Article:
The Miami Herald
December 29, 2001

 Man denies any role in coup attempt

 U.S. citizen blasts embassy in Haiti


 A Miami businessman being detained by Haitian police in connection with a recent attempted coup was returned from his hospital bed to a crowded, roach-infested jail cell Friday, diminishing hopes for his quick release.

 "They are taking me back to the jail, no explanation,'' Antoine "Tony'' Saati, 47, said in a telephone interview with The Herald on Friday afternoon. ``The judge was supposed to free me, but every day they say, `Tomorrow, in two hours, tonight.' It's all false promises.''

 Details of Saati's controversial arrest remained murky. Haitian authorities say Saati is being held for questioning about the Dec. 17 attack on the National Palace by more than 20 armed men.

 But Saati, a Haitian-born Miami resident and U.S. citizen, denied any connection to the coup attempt or to Haitian politics. He said he's been beaten by police and held without charges for nine days, and he blasted the U.S. embassy in Port au Prince for not arranging his release.

 ``I'm more angry at them than I am at the Haitian government,'' Saati said of U.S. diplomats, who have paid him several visits. ``One phone call from the ambassador to the prison and [Haitian authorities] would free me.

 ``But they have done nothing, just come here to talk bureaucratic bulls---. I am a political asset or a political liability, but they have no respect for my life as a human
 being,'' he said, adding that he planned to begin a hunger strike in jail.

 Charles Barclay, a spokesman for the U.S. State Department in Washington, said: ``We are aware that a U.S. citizen is in custody. A consular officer in Haiti has visited him three times. The embassy is on top of it.''

 Barclay said he could not discuss the case further because Saati signed papers that restrict officials from releasing details to the public.

 Saati is CEO and president of Miami-based One World Corp., an export-import company that produces and sells candy, snack foods and other products in the United States and Haiti under the brand name "Gina,'' named for his sister.

 He was taken into custody by Haitian police Dec. 20, three days after armed men rushed the presidential palace in what the Haitian government portrayed as a failed
 attempt by the opposition to overthrow President Jean-Bertrand Aristide.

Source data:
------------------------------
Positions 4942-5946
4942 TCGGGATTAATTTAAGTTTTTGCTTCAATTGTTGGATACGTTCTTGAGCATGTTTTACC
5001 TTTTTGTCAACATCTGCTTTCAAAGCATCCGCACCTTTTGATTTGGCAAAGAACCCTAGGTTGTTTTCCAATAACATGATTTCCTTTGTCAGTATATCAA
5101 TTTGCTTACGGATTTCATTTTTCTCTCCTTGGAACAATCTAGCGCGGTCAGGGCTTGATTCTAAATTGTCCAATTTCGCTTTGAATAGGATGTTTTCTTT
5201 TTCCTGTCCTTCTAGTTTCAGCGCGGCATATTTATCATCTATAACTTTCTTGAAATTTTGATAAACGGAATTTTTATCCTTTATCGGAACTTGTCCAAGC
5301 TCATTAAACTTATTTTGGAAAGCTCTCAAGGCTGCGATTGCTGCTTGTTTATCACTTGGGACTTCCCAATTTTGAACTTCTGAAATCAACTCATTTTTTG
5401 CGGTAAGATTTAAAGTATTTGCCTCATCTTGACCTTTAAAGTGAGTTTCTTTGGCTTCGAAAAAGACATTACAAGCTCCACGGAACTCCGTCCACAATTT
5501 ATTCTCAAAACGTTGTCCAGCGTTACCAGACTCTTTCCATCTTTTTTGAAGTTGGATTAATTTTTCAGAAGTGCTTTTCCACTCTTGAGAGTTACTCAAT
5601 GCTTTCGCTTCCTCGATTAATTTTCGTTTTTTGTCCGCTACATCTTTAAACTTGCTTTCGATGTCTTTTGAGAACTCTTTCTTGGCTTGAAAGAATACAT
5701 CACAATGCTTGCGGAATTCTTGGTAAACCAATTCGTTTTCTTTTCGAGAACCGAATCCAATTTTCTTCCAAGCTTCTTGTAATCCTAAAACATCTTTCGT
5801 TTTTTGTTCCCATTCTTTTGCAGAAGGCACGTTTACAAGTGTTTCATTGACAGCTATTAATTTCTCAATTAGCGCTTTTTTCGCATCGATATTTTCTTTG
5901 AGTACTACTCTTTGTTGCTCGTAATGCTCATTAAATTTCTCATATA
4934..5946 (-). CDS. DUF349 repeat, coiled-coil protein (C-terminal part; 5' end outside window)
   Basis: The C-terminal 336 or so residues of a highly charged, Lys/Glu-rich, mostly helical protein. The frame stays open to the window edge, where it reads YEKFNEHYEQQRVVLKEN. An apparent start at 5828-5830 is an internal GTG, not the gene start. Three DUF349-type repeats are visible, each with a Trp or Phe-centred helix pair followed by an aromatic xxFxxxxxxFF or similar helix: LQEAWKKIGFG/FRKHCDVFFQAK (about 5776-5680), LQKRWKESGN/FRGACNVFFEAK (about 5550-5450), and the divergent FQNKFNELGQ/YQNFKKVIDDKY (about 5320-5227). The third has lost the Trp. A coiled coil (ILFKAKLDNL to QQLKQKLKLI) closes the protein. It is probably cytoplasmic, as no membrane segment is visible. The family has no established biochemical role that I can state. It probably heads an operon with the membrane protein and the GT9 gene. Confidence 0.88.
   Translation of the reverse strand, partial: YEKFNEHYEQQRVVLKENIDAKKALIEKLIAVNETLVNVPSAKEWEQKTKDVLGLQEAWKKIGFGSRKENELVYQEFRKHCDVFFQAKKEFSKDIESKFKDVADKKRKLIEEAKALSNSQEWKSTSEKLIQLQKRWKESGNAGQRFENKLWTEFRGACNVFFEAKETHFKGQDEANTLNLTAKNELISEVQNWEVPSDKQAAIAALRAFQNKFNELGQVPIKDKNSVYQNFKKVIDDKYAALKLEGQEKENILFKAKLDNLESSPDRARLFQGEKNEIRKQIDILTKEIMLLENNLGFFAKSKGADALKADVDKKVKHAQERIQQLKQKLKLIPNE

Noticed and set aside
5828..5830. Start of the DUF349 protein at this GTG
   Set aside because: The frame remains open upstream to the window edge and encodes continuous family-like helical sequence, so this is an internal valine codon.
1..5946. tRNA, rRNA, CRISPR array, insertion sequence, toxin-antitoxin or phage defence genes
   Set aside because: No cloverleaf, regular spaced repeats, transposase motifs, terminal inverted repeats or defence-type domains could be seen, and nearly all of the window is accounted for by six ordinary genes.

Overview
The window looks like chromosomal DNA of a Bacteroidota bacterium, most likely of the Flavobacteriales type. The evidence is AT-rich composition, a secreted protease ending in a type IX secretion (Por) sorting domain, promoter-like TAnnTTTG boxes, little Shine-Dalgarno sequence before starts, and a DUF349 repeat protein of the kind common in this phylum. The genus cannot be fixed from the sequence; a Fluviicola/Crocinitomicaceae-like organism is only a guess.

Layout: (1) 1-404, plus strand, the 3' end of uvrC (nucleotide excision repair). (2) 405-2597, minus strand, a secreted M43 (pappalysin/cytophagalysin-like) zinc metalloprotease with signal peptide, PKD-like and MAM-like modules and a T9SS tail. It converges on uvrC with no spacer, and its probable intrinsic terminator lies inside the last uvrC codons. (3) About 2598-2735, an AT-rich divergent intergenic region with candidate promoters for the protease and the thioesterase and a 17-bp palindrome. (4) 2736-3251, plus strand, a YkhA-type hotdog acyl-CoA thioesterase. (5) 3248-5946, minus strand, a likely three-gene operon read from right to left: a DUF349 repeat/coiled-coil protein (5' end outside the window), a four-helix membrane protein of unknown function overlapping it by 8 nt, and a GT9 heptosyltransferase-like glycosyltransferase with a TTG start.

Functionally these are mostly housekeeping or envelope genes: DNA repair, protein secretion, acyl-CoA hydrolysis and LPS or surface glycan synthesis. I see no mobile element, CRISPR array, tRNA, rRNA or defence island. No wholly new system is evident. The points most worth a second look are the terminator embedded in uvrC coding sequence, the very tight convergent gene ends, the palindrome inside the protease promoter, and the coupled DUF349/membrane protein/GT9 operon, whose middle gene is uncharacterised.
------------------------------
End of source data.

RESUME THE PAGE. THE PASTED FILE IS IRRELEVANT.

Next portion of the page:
Saati, his sister and his brother, Georges -- all of Miami -- contend that Saati went to the island nation about three weeks ago to serve legal papers to a former company employee and friend, Eddy Deeb.

 Saati has sued Deeb in the Dominican Republic and in Miami-Dade civil court for alleged theft of merchandise and trademark infringement.

 Saati and his siblings contend that Deeb has strong ties to the Aristide government and that he exploited those contacts to arrange for Saati's arrest.

 "A lot of powerful people are on his payroll,'' Saati said from L'Hpital du Canapé Vert in Port-au-Prince, where he received medical treatment after accidentally drinking from a bottle of Pine Sol in his cell at the Delmas 33 Jail.

 Saati -- who said he is not involved in politics -- said Deeb's goal was to postpone or stop the legal proceedings.

 But Georges Saati, his brother and a vocal anti-Aristide activist, sees darker motives at play.

 ``Eddy [Deeb] had him arrested because Eddy is very close with the Aristide government, and Aristide is taking a ride on it, using my brother to get to me emotionally and to get back at the Bush administration for not giving him any money,'' Georges Saati said.

 The two Saati brothers have not spoken to each other for six years because of a family feud.

 In jail, Antoine Saati said he was sharing an 8-foot by 9-foot cell with ``about 5,000 cockroaches'' and 14 other people, including two pregnant Dominican women.

 He said he slept standing up or on an old broken icebox.

 Saati said several senators from the Lavalas ruling party visited him Thursday and promised they would tell Aristide about his situation. Other visitors have told him that he can pay his way out of custody, Saati said.

 ``I am not that type,'' he insisted. ``I will not give money to be out. They are breaking my will and my bones, but it's never going to work.''

 Saati also said he has hired five lawyers who went to court Friday seeking his release, but no judge was available to hear the case.

 ``I told them the judge wouldn't be there. I cannot be freed because there is never anybody there,'' Saati said, adding that he doubts he will be released until late next

 ``I have to leave you, they are all waiting for me, to take me to the jail,'' he concluded, hanging up the phone.

 Staff writer Nancy San Martin contributed to this report.

                                    © 2001